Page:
- Mexico’s president says his government has reached a deal with private natural gas pipeline operators to solve a dispute over fees and payments.
- The pipelines would allow Mexico to import U.S. natural gas and distribute gas throughout Mexico.
- President Andres Manuel Lopez Obrador said that companies from the U.S., Canada, and Mexico had agreed to restructure fees. He said the companies accepted about a 30% lower profit margin.
- The president said the deal would save Mexico — especially the national electricity utility — as much as $4.5 billion over the next three decades.
President Obrador said the private companies, one of which is believed to be Calgary-based TC Energy Corp., had taken advantage of the country when the contracts were signed under previous administrations.
In its recent second-quarter financial report, TC Energy said its Mexican state power utility customer had filed in June for arbitration on contracts for three of its natural gas pipelines, seeking nullification of clauses related to force majeure — unforeseeable circumstances that would prevent a contract from being fulfilled — and reimbursement of fixed capacity payments.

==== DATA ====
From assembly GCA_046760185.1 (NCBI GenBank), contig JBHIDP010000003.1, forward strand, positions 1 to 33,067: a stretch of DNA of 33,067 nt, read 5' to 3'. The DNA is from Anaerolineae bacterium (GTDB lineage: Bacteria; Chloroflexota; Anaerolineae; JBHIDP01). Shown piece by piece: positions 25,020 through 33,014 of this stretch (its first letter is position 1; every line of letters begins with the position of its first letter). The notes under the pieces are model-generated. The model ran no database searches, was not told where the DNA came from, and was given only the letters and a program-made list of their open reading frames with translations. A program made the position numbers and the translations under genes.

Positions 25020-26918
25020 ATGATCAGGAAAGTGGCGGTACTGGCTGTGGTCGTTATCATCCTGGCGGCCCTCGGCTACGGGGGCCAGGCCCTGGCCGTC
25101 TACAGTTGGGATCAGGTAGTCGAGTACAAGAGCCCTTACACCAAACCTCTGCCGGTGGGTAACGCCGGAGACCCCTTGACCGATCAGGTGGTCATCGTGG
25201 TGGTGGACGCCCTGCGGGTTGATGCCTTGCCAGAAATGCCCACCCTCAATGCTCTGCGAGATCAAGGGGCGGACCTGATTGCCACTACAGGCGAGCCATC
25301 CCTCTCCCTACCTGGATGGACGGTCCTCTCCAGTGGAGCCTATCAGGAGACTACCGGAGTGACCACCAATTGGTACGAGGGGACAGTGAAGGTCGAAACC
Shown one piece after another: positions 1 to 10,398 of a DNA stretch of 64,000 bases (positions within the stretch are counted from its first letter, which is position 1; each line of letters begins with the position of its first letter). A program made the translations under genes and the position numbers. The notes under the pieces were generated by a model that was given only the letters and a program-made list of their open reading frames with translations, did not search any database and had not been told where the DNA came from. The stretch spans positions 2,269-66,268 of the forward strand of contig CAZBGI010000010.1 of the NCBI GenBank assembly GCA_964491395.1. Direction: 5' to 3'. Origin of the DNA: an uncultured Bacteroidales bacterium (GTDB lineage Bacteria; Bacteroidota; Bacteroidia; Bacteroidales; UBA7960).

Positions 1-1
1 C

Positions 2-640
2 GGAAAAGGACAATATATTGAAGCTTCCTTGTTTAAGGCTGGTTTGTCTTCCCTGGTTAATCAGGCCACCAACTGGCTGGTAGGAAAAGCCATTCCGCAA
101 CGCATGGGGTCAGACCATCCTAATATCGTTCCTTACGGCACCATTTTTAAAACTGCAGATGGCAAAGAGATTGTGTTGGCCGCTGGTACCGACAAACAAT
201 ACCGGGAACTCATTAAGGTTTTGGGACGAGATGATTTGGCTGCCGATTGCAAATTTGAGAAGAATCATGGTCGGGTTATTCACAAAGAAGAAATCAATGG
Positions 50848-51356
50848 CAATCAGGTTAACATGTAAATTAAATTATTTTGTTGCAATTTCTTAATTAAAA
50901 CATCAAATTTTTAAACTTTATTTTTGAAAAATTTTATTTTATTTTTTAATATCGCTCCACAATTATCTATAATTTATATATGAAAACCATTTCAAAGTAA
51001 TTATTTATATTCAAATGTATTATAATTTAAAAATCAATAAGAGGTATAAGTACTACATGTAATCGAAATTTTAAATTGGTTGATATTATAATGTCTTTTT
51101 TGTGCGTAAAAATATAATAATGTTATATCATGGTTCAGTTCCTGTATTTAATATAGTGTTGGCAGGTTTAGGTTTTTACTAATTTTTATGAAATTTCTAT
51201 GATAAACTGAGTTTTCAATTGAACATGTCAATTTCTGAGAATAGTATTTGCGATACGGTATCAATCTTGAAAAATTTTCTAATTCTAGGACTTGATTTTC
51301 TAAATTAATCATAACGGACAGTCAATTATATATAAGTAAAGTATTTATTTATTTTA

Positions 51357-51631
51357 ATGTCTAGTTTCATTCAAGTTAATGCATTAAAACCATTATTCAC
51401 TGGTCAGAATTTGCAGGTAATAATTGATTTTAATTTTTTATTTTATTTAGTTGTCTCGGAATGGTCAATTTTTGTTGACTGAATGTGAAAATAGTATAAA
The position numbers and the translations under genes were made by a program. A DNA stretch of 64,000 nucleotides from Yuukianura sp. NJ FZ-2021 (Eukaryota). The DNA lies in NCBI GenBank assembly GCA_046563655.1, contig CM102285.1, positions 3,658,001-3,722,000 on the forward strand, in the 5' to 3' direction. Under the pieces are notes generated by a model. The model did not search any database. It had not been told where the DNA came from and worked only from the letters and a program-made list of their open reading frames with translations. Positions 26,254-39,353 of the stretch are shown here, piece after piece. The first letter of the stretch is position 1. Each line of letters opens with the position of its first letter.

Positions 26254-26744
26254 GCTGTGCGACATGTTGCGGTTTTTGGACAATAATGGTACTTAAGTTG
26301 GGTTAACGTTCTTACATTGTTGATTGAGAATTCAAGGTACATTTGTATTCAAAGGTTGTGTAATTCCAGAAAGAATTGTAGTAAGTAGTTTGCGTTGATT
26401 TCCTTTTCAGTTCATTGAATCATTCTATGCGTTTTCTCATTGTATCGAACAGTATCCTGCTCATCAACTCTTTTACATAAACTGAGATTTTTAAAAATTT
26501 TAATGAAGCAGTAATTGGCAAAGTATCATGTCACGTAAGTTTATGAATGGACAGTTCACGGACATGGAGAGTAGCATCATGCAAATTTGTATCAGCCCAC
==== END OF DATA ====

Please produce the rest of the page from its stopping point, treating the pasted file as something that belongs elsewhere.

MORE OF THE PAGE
“In our view, the contracts were properly established in accordance with all original bid and regulatory requirements and remain valid and enforceable,” TC reported. “We will defend them as necessary through the arbitration proceedings.”
The company said it had completed construction and commissioning for its Sur de Texas gas import pipeline but had not yet been allowed by the regulator or customer to begin service. Meanwhile, construction was continuing despite delays on its Villa de Reyes project to be completed later this year and its Tula project, where the targeted completion date has been pushed back to the end of 2021.
To keep up on pipeline-related news, check the Submar blog regularly.